Greece, NY – Standing at Intrinsiq Materials, U.S. Senator Kirsten Gillibrand today announced new legislation to help small businesses expand their advanced manufacturing operations and create and keep high-paying, high skilled manufacturing jobs in the United States. Gillibrand introduced the Scale-Up Manufacturing Investment Company Act of 2015, a bill that would increase capital for entrepreneurs and small businesses looking to scale-up and commercialize their advanced manufacturing and innovation operations.
Earlier this month, Gillibrand hosted a series of round tables across New York with the Economic Development Administration to hear from community leaders and entrepreneurs about ways to help grow businesses in the state. This is second bill Gillibrand has introduced aimed at bolstering manufacturing; in March, she announced the bipartisan Manufacturing Universities Act (S.771) to enhance advanced workforce training for the 21st century economy.
“With the highly anticipated photonics site, Rochester is poised to be a national manufacturing hub and we have to put the resources in place to help develop the innovation economy,” said Senator Gillibrand. “The Scale-Up Manufacturing Investment Company Act will provide critical resources and opportunities for local entrepreneurs and small businesses to bring their innovations to market, and ensure that new technologies are made here in America, creating more jobs and growing our economy.”
“Intrinsiq Materials, a U.S. Electronic Manufacturing start-up, has benefited from the support and investment of U.S. based funds, allowing growth, employment, and manufacturing in the U.S. We are so pleased to see an effort to increase access to capital which is so critical to small businesses,” said Robert Nead, CEO Intrinsiq Materials Inc.
“As a fund with extensive experience in investment in high tech manufacturing companies in New York State, we are excited to support increasing access to capital that will allow these types of companies to continue to grow here,” said Jennifer Tegan, Partner, Cayuga Venture Fund.
American manufacturers support an estimated 17.6 million jobs in the United States and account for 12 percent of U.S. GDP. Manufacturing also has a higher multiplier effect than any other sector, meaning job creation in manufacturing has an increased impact on the local economy. At the same time, small businesses employ more than 50 percent of the U.S. workforce and have generated over 65 percent of net new jobs since 1995 and are hotbeds of innovation.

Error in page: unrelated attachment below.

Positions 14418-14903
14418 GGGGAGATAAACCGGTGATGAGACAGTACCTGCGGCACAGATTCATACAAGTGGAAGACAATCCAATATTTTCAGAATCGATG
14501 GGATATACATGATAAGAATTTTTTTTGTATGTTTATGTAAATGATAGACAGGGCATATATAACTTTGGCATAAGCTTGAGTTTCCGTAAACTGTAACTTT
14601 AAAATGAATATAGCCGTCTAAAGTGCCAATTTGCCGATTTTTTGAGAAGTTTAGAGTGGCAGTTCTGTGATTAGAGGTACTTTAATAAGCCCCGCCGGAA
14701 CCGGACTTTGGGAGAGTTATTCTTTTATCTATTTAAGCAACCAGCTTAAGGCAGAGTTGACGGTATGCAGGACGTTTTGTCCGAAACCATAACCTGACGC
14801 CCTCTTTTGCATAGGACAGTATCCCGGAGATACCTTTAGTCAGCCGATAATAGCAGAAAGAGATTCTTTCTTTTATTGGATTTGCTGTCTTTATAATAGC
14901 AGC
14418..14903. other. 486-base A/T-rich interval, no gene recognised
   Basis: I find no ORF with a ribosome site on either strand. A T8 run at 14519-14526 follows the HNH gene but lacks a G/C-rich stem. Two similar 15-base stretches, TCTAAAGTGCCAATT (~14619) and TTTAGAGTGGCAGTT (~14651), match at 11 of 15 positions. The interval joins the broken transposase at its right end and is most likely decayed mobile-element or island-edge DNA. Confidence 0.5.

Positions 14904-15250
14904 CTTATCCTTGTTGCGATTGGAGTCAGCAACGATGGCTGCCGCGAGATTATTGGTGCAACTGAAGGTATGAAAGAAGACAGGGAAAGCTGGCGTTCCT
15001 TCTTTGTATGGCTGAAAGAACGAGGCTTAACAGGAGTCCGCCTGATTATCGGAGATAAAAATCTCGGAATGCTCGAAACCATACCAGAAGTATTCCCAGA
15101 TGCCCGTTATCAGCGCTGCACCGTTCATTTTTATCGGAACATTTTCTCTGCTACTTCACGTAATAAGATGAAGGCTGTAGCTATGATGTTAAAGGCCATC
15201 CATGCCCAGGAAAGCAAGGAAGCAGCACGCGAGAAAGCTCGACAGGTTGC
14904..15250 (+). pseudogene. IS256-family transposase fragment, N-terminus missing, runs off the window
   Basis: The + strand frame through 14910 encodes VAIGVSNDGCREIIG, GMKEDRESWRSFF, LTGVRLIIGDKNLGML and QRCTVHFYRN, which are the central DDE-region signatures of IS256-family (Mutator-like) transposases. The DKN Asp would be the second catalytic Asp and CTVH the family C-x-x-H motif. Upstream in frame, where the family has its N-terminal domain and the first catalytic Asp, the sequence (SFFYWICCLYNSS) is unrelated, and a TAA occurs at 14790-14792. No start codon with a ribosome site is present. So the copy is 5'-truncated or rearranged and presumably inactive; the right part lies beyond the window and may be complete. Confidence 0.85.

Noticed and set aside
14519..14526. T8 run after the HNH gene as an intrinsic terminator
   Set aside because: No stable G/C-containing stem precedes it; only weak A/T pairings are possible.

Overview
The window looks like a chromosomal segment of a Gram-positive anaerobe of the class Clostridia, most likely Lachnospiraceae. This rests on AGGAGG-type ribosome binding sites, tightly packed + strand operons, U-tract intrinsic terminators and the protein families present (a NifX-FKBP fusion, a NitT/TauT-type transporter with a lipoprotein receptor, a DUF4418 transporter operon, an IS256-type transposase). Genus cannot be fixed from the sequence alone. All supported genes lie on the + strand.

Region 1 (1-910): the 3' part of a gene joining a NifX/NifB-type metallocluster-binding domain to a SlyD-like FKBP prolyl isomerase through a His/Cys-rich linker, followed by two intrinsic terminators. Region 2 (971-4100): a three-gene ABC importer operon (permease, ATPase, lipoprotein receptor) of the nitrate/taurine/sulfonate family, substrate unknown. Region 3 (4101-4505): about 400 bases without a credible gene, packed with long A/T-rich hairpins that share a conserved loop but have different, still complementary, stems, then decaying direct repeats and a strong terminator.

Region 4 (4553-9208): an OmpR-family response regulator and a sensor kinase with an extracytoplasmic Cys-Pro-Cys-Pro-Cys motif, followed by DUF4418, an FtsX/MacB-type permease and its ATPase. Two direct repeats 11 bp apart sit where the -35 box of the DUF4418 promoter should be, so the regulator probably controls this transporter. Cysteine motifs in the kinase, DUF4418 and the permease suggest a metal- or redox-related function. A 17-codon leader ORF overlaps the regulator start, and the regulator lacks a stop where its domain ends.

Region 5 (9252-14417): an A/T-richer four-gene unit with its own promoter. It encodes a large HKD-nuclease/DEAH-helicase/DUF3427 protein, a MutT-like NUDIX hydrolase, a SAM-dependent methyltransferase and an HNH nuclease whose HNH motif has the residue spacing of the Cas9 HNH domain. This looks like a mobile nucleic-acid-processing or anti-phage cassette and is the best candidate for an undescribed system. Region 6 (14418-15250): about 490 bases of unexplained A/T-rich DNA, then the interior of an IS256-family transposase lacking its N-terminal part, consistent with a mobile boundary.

Yet many small businesses looking to expand their innovation and manufacturing operations cannot get access to the capital they need to do so. As a result of this lack of access to capital, many small innovative businesses that are beginning to succeed and need to expand their manufacturing operations in order to continue to grow are forced to move their ideas and jobs abroad to our international competitors who can provide the financing options these small businesses need to manufacture and commercialize their innovations. For example, a study of manufacturing technology-intensive start-ups licensed by the Massachusetts Institute of Technology found that almost all that scaled up into commercial production did so overseas largely because of far more attractive capital and investment opportunities for manufacturing start-ups. The lack of access to capital not only forces small American business to move their innovations overseas, but it also means New York loses out on high-paying, high-skilled manufacturing jobs that are created when these small businesses expand and commercialize their products.
Gillibrand’s legislation would help these small businesses expand and create jobs here instead of overseas by giving them access to the capital they need to scale-up and commercialize their innovations. The bill creates a loan program that allows private investment firms to leverage funds provided by the government to help emerging manufacturers commercialize their products. The program, modeled on the Small Business Administration’s (SBA) Small Business Investment Companies (SBIC) program, would allow approved participating investment firms to raise capital that would then be invested into emerging manufacturers’ businesses. Any fees, interest, and profits received from the investments would be used to offset the cost of the program.
Gillibrand introduced the legislation on August 4th along with U.S. Senators Corey Booker (D-NJ), Patty Murray (D-WA), Chris Coons (D-DE) and Gary Peters (D-MI). This legislation is supported by the Information Technology and Innovation Foundation, National Venture Capital Association, Association for Corporate Growth, and the Small Business Investor Alliance.